What is Lactose in Milk?
Lactose, is the naturally-occurring sugar in milk.
There are many natural sugars – like glucose, fructose and sucrose – and these sugars are found widely in nature; from fruits, vegetables and grains to honey and maple sap. But lactose? It’s almost non-existent in nature outside the milk of mammals – humans, cows, goats and sheep alike.
Lactose is composed of glucose and galactose, two simpler sugars used as energy directly by our body. Lactase, an enzyme, splits lactose into glucose and galactose. According to more recent studies, lactose may play a role in the absorption of calcium and other minerals such as copper and zinc, especially during infancy. Moreover, if it is not digested in the small intestine, lactose may be used by the intestinal microbiota (the microorganism population that lives in the digestive tract) as a nutrient (prebiotic). Lactose and other milk sugars also promote the growth of bifidobacteria in the gut and may play a life-long role in countering the aging-associated decline of some immune functions.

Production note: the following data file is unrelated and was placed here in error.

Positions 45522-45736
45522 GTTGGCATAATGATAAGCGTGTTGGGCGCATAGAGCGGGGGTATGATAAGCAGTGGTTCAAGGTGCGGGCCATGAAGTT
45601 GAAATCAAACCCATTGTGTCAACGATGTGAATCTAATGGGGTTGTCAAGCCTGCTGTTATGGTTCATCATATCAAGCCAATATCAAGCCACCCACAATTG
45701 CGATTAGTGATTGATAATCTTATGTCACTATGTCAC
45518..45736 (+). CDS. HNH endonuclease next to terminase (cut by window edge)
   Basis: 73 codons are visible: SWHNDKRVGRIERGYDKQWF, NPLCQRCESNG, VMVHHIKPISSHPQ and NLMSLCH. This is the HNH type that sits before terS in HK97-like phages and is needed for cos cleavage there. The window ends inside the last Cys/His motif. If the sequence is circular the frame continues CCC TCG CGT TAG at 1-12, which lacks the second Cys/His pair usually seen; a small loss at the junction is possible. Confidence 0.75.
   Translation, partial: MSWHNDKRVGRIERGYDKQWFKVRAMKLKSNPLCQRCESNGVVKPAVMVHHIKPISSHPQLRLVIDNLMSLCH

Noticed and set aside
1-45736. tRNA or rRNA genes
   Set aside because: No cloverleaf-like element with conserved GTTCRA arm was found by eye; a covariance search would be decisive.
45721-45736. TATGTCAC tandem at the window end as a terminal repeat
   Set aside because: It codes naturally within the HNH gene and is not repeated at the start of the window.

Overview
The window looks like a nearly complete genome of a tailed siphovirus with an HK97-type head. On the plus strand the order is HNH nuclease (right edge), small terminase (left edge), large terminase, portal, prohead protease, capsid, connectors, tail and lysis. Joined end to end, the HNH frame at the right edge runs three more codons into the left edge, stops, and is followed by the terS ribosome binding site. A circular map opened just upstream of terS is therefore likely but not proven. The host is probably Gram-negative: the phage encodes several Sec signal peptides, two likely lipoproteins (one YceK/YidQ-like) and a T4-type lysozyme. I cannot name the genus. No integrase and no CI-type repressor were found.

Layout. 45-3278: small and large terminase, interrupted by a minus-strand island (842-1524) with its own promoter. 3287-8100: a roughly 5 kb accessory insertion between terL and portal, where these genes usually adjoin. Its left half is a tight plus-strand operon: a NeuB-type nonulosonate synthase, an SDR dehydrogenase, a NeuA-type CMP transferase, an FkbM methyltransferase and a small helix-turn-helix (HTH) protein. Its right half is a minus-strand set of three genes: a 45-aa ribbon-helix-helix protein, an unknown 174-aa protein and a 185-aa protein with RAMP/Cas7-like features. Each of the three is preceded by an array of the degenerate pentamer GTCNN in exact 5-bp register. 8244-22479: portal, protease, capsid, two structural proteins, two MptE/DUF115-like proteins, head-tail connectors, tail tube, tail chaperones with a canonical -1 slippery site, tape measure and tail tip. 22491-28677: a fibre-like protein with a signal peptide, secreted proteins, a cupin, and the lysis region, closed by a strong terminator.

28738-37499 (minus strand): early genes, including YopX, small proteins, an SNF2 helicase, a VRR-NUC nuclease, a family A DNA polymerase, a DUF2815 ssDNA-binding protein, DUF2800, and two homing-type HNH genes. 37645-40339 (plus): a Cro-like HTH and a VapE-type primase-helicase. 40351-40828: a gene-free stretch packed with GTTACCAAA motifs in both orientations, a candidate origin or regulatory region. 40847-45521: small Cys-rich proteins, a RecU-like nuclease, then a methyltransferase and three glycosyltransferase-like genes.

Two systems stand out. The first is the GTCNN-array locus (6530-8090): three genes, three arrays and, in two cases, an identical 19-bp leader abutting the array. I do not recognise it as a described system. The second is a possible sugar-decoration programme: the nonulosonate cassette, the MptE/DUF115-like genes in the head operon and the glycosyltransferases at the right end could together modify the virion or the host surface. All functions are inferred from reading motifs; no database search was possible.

But people who are lactose intolerant don’t have it so easy. In them, the lactose doesn’t get broken down. Instead, it goes on to the colon, where it mixes with normal bacteria and ferments. It can cause things like gas, bloating and diarrhea.
Thankfully, there are many lactose free milk and dairy products to choose from. Like regular milk, lactose-free milk is a good source of protein, calcium, phosphorus, vitamin B12, riboflavin and vitamin D.